Imerman Angels is committed to making connections that are as specific as possible. When prospective mentors approach the organization, they are screened and questioned extensively about the details of their diagnosis, lifestyle, and personality traits. This way, when a cancer fighter, survivor, or caregiver calls for a connection, he or she can be matched with someone whose experience is as similar as possible.

Laura says that in her case, as a young, single mother and a triple-negative breast cancer patient, the opportunity to talk with someone who was managing some of those same issues would have been invaluable. “I was surrounded by friends who had never really known a sick person—let alone anyone with cancer—and they didn’t know what to say to me.” Now, as an angel, Laura is able to offer her experience, and the hopeful story of her survivorship, to young women who feel similarly alone. But, she says, the benefit is not solely to the person seeking support. “When you become an angel and start helping other people is when you truly start helping yourself.”

In fact, Laura became so engaged in her volunteer work with Imerman Angels that when a job opportunity arose within the organization in 2008, she jumped at the chance to transform her passion into a career. As director of events and public relations, Laura works daily to ensure the success of the organization that has transformed her own life and the lives of so many others. Recently, she has realized anew the value of the services offered: when her mother was diagnosed with breast cancer last year, Laura experienced firsthand how important the support of fellow caregivers can be.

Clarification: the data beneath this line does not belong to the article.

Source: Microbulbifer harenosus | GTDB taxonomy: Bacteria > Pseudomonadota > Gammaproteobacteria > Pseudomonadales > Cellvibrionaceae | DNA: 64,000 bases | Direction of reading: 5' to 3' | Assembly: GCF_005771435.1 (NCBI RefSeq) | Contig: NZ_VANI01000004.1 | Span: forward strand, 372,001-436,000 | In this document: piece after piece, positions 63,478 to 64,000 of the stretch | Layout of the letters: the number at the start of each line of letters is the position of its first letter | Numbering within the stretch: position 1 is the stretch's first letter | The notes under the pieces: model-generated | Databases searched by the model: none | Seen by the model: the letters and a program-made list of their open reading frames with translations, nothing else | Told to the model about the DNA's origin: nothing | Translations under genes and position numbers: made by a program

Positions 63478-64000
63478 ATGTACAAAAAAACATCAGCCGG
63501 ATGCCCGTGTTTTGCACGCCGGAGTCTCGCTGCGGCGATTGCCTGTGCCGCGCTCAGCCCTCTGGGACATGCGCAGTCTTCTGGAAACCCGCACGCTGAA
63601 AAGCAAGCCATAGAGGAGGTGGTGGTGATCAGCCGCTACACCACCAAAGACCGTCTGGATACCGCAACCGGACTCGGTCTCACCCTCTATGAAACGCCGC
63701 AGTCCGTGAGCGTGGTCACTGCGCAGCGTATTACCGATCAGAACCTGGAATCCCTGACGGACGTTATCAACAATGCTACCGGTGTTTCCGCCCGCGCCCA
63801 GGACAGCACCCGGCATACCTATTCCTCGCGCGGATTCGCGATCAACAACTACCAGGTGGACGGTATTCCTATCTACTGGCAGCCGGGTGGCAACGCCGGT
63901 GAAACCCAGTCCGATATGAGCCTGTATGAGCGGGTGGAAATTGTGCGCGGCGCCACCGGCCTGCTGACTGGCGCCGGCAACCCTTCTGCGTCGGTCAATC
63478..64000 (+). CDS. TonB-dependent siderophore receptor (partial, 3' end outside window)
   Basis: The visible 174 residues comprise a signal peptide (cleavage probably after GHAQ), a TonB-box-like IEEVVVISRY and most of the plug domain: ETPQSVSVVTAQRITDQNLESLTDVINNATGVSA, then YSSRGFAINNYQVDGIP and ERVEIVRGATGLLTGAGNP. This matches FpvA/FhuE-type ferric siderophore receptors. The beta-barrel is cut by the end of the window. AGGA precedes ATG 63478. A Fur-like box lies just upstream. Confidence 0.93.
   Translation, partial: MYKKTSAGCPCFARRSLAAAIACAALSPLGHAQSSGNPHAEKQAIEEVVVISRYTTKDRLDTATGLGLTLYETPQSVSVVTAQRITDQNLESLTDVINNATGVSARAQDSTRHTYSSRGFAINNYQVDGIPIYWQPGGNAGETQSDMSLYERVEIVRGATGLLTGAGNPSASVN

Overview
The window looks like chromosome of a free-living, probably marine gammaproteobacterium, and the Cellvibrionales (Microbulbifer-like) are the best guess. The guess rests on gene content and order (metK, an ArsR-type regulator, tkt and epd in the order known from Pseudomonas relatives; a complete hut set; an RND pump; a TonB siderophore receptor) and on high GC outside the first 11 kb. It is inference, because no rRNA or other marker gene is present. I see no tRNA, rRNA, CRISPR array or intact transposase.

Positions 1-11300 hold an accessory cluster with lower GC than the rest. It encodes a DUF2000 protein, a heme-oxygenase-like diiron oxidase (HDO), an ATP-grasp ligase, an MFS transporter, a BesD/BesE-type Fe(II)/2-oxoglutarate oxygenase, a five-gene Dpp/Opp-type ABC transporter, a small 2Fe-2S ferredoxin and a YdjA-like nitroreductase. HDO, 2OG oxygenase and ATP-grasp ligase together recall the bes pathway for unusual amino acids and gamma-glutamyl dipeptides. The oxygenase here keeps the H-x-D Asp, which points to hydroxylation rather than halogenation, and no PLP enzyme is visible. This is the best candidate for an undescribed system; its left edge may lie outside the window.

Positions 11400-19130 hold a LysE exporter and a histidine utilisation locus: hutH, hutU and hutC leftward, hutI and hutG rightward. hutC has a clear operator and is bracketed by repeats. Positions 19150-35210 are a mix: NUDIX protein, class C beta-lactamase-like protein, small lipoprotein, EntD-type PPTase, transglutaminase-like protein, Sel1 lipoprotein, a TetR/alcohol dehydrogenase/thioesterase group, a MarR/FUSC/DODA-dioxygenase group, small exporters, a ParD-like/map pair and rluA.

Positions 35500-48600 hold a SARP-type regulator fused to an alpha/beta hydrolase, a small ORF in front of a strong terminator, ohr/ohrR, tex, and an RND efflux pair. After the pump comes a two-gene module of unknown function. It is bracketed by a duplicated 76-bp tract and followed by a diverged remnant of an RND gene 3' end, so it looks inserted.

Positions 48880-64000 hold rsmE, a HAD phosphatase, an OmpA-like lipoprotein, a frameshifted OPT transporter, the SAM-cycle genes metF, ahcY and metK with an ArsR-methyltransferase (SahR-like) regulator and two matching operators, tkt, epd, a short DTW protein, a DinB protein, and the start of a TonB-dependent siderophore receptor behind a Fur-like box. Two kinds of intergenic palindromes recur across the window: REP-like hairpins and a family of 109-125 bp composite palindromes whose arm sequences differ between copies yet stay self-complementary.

“I didn’t know how to be a caregiver to my mom. She went through breast cancer very differently than me, and I felt helpless on many issues. I personally think being a caregiver is sometimes harder than being a survivor.” For that reason, Laura says, Imerman Angels is determined to offer support to caregivers as well. Whether by connecting them with another caregiver, or linking them with a survivor who can tell them what their loved one is really going through, the idea is to ease the burden and normalize the experience. “We want caregivers to know we’re focused on them too,” Laura says.

The services provided by Imerman Angels are free and available to anyone touched by any type of cancer, at any cancer stage, at any age, anywhere in the world. With a growing national presence in the cancer community and a steadily growing database, the organization is set to deliver support and inspiration to many more cancer fighters and their loved ones. “We want anyone diagnosed with cancer to be matched with an angel within 24 hours,” Laura says, “because the reality is that nobody knows what to say, and you sometimes need someone by your side who is not only a realist but just gets it.”

For more information about Imerman Angels, call (877) 274-5529 or visit www.imermanangels.org.